Face to Face With Skin Conditions: A Photo Quiz

May 27, 2014

Meet patients’ facial skin problems head-on by gaining a familiarity with the common problems and symptoms. This week’s photo quiz offers a variety of presentations to test your prima facie knowledge.

Question 1:

A 48-year-old man presented for treatment of herpes zoster. As an incidental finding, numerous flesh-colored, asymptomatic papules were noted on the central face. They have no malignant potential and no serious systemic associations. The disorder is autosomal dominant.

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Question 2:

This man’s skin condition appears as erythematous plaques or patches topped by white or yellow scale. It most often affects the scalp and the face, particularly the ears, eyebrows, and nasal alae. In persons of color, it may appear simply as white, minimally scaly patches on the face underlying the eyebrows. It can become secondarily infected with gram-positive organisms. The man has seborrheic dermatitis.

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Question 3:

A close-up view of a patient with rosacea shows striking hypertrophy of the nasal soft tissue. Adjacent portions of cheeks show extensive papule formation and surface irregularity from overgrowth of sebaceous tissue and connective tissue. A tiny venous lake is seen on the left lower lip.

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Question 4:

A 9-year-old girl is brought by her mother because of the acute onset of a facial rash. There is no associated itching, and the child is, and has been, otherwise healthy. The linear arrangement of 1 or more parallel bands composed of 2- to 4-mm flat-topped papules on the face or on an extremity is classic for an idiopathic, asymptomatic eruption that favors children.

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Question 5:

A 77-year-old man sought medical attention because of a painful group of “sores” near his mouth. He was just recovering from community-acquired pneumonia. The attack was precipitated by the temporarily impaired immune response associated with his pulmonary infection. The clustered grouping included small, shallow erosions surmounting a slightly indurated plaque.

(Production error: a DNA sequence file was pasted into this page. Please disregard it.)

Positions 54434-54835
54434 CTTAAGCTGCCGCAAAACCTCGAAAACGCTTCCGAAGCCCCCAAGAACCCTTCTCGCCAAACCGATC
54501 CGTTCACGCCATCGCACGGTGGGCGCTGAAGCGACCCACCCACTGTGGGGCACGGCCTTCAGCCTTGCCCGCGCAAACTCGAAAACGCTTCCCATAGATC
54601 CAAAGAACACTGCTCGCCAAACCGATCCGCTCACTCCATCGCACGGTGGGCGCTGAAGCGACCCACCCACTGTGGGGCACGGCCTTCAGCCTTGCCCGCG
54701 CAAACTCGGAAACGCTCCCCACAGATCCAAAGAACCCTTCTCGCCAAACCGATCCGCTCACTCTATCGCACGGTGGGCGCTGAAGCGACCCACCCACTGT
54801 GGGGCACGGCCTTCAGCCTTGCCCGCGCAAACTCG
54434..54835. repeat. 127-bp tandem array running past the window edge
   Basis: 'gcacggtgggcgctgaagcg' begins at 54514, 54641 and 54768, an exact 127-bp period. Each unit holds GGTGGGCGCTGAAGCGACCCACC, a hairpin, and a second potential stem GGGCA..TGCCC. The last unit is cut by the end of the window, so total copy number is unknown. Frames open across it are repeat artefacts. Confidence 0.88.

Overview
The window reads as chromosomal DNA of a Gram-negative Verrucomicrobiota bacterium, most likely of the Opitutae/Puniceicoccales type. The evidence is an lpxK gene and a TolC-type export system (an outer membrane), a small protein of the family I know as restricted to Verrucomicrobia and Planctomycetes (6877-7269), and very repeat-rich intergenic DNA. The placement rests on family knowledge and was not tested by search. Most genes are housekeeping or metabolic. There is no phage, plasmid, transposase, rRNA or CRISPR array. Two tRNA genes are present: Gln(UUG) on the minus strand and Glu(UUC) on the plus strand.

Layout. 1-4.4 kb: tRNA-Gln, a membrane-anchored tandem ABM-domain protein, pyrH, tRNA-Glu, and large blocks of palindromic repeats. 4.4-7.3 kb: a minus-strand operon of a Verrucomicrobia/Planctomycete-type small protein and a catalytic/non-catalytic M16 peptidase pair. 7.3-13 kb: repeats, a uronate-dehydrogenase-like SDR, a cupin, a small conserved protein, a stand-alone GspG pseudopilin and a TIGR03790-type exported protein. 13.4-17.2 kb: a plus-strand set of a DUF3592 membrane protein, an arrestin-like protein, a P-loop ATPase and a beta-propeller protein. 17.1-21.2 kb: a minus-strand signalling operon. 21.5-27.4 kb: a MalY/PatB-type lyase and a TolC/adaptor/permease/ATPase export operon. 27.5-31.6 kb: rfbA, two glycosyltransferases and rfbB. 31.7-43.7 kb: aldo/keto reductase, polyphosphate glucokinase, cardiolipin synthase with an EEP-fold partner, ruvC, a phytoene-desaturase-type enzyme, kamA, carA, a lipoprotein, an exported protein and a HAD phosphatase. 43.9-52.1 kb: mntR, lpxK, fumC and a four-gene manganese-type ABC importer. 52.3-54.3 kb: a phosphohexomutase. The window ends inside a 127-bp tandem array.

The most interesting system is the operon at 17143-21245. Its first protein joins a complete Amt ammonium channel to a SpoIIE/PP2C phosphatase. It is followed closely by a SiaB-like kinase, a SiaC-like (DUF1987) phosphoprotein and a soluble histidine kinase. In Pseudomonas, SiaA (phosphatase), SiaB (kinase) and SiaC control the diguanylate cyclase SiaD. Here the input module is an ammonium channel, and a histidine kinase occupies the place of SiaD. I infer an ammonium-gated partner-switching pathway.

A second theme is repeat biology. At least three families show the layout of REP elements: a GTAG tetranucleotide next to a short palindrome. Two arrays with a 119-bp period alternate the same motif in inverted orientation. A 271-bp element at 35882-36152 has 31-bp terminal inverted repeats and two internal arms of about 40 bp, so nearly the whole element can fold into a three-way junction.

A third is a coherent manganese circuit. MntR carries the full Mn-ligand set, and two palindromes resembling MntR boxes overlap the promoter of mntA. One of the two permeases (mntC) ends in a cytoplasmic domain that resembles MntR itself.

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Question 6:

A 7-year-old boy presented with a solitary, nearly circular, very pruritic inflammatory facial lesion. Annular lesions suggest dermatophytosis. The intensity of the inflammatory response suggests a nonhuman source for the fungus (the presence of which was verified by potassium hydroxide).

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Question 7:

Despite curettage several months earlier, the facial rash on this 4-year-old boy had spread across both cheeks and was now mildly pruritic. Note the discrete, smooth, pearly or flesh-colored, dome-shaped papules with central umbilication.

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Question 8:

A 5-year-old boy was brought to the ED because of a rash that covered his entire body. It had started 2 days earlier, initially on his face, abdomen, and legs, and had spread to his back, buttocks, and hands. He had a 1-day history of tactile fever. He had no sick contacts and no significant medical history. He appeared to be nontoxic; he was afebrile and his vital signs were stable. His skin had patches of erythema and exfoliation that were slightly tender to palpation and felt warm to the touch.

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ANSWER KEY:

Question 1. A

Question 2. E

Question 3. A

Question 4. C

Question 5. B

Question 6. B

Question 7. B

Question 8. D